This photo was taken by astronaut Neil A. Armstrong, who used a 70mm lunar surface camera to capture the incredible scene. Meanwhile, astronaut Michael Collins, stayed with the Command and Service Modules in lunar orbit.
A backdrop of blackness
This view from 2007 shows the Space Shuttle Endeavour docked with the International Space Station against a backdrop of the blackness of space and our Earth’s horizon.
A nighttime view of Earth from ISS
This fantastic view of our home at night was taken by the crew of Expedition 43 aboard International Space Station in 2015. One of many awesome images of our world snapped from space.
The Northern Lights from above
In 2016, crew of the International Space Station captured this view of the Northern Lights (Aurora Borealis) from above. A fairly spectacular view of an already incredible light show.
A view of Earth taken from 3.9 million miles
In 1992, the Galileo spacecraft took this image of Earth and the Moon from around 3.9 million miles away. Both are apparently cast in darkness, but the Moon reflects a lot less light than our home planet. An incredible view that makes it look like we live on a marble.
A vision of solar flares
In 2015, the sun emitted a mid-level solar flare detected by NASA’s Solar Dynamics Observatory which captured this image of the moment.
These sorts of flares represent massive bursts of radiation that our atmosphere protects us from. But they do interrupt communication signals.
Mercury – The swiftest planet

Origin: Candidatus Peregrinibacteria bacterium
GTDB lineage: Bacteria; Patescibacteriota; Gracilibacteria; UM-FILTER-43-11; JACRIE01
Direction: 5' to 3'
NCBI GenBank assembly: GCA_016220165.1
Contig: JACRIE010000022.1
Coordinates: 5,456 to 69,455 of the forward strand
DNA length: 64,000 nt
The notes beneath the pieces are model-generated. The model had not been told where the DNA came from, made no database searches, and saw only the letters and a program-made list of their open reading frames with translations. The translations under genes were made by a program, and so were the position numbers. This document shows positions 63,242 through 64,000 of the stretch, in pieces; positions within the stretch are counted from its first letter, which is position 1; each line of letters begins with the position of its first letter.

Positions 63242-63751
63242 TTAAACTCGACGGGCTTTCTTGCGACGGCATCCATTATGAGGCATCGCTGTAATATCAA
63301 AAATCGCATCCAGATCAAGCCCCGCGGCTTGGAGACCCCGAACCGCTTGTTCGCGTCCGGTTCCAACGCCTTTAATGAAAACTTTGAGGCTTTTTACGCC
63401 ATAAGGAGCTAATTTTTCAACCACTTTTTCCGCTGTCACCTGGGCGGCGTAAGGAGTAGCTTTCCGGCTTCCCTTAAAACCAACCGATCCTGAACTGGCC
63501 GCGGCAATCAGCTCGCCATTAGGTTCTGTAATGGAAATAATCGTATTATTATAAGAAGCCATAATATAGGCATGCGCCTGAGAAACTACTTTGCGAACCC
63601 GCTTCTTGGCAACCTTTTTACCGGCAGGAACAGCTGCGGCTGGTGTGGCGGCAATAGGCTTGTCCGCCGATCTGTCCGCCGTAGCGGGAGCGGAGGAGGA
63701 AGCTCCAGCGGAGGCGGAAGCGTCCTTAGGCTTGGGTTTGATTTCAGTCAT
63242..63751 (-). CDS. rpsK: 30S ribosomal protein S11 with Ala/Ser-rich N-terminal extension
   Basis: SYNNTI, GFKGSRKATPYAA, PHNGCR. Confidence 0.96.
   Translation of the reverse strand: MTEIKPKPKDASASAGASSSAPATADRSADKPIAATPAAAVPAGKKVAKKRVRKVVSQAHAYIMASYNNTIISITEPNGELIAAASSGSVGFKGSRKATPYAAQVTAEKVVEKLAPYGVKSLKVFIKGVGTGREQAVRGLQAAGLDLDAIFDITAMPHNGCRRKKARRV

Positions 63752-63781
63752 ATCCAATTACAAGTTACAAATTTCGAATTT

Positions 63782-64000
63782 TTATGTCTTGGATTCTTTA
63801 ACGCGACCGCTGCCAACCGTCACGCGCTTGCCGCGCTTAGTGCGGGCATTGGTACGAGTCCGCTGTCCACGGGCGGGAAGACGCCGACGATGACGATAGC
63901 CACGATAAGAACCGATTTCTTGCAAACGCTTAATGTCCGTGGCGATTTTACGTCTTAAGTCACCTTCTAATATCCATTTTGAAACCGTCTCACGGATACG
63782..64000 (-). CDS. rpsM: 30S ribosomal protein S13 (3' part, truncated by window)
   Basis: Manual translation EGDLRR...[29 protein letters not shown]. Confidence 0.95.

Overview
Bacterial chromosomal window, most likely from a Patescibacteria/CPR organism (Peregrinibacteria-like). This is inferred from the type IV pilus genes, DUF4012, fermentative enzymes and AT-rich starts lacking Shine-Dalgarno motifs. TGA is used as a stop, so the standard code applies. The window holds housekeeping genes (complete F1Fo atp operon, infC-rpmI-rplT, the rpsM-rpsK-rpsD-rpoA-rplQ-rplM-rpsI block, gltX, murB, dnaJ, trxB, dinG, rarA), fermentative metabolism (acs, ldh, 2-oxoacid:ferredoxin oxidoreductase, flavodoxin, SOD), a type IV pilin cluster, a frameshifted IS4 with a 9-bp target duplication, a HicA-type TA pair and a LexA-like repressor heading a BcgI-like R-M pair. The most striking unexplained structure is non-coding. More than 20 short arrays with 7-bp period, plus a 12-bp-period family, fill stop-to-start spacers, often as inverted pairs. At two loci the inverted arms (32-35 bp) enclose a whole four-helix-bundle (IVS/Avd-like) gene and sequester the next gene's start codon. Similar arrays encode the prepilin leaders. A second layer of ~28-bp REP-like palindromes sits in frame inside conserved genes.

This colourful view of Mercury was crafted by NASA using images captured by the MESSENGER spacecraft. The MESSENGER (MErcury Surface, Space ENvironment, GEochemistry and Ranging) mission launched in 2004, setting out to study Mercury in more depth than before.
Of course this is not how the planet would look to the human eye, but instead represents an enhancement of the chemicals, minerals and physical differences of the planet’s surface.
Unmasking the secrets of Mercury
NASA’s MESSENGER spacecraft packs some powerful tech designed to help explore the distant planet. This includes the Mercury Atmosphere and Surface Composition Spectrometer instruments. These are designed to carry out spectral surface measurements and analysis of the mineral and surface materials of the planet. These measurements are visualised by overlaying the MASCS data with mosaics created by the Mercury Dual Imaging System to create this representation. Not just a colourful view of another planet, but also one that’s packed full of visual data.